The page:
To baseball at large, Roy Halladay will mostly be remembered as a Toronto Blue Jay. But his untimely death will hit the city of Philadelphia just as hard as Toronto.
He only spent four years of his 16-year career with the Philadelphia Phillies. Only two of those years saw him at the height of his power, but he is firmly entrenched in the lore of this team. He gave us so many incredible memories in that brief time that it's not a stretch to say he belongs in the pantheon of the ultimate Phillies greats, both because of the memories he provided and because of the way he went about his work.
Halladay arrived in 2010 in a three-team trade that sent prospects to the Blue Jays and another ace pitcher, Cliff Lee, to the Seattle Mariners. That end of the trade puzzled fans, but the main feeling was one of euphoria. The city still wasn't used to the success that the Phillies had had in the previous three years, and now the best pitcher in baseball was ours! It was the start of something big.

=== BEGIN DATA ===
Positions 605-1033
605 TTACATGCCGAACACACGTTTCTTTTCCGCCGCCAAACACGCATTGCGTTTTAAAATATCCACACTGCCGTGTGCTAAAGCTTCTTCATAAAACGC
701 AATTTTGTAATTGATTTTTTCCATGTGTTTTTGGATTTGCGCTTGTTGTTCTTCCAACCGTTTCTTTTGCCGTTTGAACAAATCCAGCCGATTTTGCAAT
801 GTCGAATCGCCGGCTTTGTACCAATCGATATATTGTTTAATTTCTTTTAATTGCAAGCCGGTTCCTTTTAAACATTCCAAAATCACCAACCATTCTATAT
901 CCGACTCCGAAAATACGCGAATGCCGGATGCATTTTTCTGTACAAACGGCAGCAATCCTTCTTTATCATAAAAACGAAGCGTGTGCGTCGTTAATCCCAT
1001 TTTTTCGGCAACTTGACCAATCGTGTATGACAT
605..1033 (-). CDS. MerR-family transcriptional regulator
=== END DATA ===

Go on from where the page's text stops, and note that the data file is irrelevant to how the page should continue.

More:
The memories started early. Within a month Halladay had thrown a pair of shutouts—then delivered one of the greatest moments in Phillies history.
I remember it well. As a Phillies fan growing up in New York, watching the team was difficult, but MLB Network was making things easier. I was eating in the kitchen when I turned on the channel and saw they were running bonus coverage: with the Phillies leading 1-0, Roy Halladay was pitching in the seventh inning and hadn't allowed a baserunner. I immediately called my father, who was having dinner at a family friend's apartment.
"Dad," I said into the phone, "Do you have access to MLB Network over there? Roy Halladay is pitching a thingy."